Microcosm experiments with CE-contaminated groundwater from a former industrial site were set-up to evaluate the relationships between biological CE dissipation, dehalogenase genes abundance and bacterial genera diversity. Impact of high concentrations of PCE on organohalide respiration was also evaluated. Complete or partial dechlorination of PCE, TCE, cis-DCE and VC was observed independently of the addition of a reducing agent (Na2S) or an electron donor (acetate). The addition of either 10 or 100 μM PCE had no effect on organohalide respiration. qPCR analysis of reductive dehalogenases genes (pceA, tceA, vcrA, and bvcA) indicated that the version of pceA gene found in the genus Dehalococcoides [hereafter named pceA(Dhc)] and vcrA gene increased in abundance by one order of magnitude during the first 10 days of incubation. The version of the pceA gene found, among others, in the genus Dehalobacter, Sulfurospirillum, Desulfuromonas, and Geobacter [hereafter named pceA(Dhb)] and bvcA gene showed very low abundance. The tceA gene was not detected throughout the experiment. The proportion of pceA(Dhc) or vcrA genes relative to the universal 16S ribosomal RNA (16S rRNA) gene increased by up to 6-fold upon completion of cis-DCE dissipation. Sequencing of 16S rRNA amplicons indicated that the abundance of Operational Taxonomic Units (OTUs) affiliated to dehalogenating genera Dehalococcoides, Sulfurospirillum, and Geobacter represented more than 20% sequence abundance in the microcosms. Among organohalide respiration associated genera, only abundance of Dehalococcoides spp. increased up to fourfold upon complete dissipation of PCE and cis-DCE, suggesting a major implication of Dehalococcoides in CEs organohalide respiration. The relative abundance of pceA and vcrA genes correlated with the occurrence of Dehalococcoides and with dissipation extent of PCE, cis-DCE and CV. A new type of dehalogenating Dehalococcoides sp. phylotype affiliated to the Pinellas group, and suggested to contain both pceA(Dhc) and vcrA genes, may be involved in organohalide respiration of CEs in groundwater of the study site. Overall, the results demonstrate in situ dechlorination potential of CE in the plume, and suggest that taxonomic and functional biomarkers in laboratory microcosms of contaminated groundwater following pollutant exposure can help predict bioremediation potential at contaminated industrial sites.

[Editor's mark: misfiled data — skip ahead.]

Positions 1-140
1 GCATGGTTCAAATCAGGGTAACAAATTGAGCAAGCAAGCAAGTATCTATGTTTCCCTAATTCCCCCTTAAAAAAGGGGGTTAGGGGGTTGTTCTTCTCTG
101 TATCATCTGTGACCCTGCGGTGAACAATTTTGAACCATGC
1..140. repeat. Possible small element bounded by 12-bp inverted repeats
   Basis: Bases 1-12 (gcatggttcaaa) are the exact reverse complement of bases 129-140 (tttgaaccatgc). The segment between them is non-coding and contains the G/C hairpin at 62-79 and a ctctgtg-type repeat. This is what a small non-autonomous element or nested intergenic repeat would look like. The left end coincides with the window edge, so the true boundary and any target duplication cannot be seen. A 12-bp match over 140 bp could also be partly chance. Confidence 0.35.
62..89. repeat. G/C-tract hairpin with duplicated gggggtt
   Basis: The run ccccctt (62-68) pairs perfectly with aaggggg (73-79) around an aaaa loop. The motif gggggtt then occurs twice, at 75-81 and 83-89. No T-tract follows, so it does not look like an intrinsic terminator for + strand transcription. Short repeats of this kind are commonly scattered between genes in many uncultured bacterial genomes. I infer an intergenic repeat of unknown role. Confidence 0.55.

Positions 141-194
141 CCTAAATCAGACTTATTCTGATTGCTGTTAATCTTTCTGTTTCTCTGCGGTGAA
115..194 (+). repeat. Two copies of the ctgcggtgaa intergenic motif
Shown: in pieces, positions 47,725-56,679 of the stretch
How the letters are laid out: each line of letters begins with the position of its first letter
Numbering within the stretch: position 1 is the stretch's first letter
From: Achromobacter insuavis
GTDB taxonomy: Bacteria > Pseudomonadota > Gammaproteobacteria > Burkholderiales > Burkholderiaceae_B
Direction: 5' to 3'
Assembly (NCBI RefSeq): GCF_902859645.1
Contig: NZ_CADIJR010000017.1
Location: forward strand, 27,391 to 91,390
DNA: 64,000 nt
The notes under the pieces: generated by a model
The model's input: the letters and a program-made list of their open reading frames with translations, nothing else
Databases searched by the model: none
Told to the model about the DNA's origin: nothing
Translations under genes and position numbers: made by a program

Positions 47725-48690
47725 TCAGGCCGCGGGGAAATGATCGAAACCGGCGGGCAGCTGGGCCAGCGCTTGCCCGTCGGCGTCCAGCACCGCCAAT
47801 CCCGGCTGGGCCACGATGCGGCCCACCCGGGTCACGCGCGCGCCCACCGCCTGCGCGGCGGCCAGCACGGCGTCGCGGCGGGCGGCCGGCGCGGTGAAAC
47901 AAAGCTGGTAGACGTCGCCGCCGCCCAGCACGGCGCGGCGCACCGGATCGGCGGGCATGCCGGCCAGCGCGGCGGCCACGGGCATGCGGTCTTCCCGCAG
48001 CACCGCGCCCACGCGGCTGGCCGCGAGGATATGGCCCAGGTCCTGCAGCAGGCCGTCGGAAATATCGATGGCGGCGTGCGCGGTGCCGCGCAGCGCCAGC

Keywords: chloroethenes (CEs); contaminated groundwater; dehalogenase genes; organohalide respiration; perchloroethylene (PCE).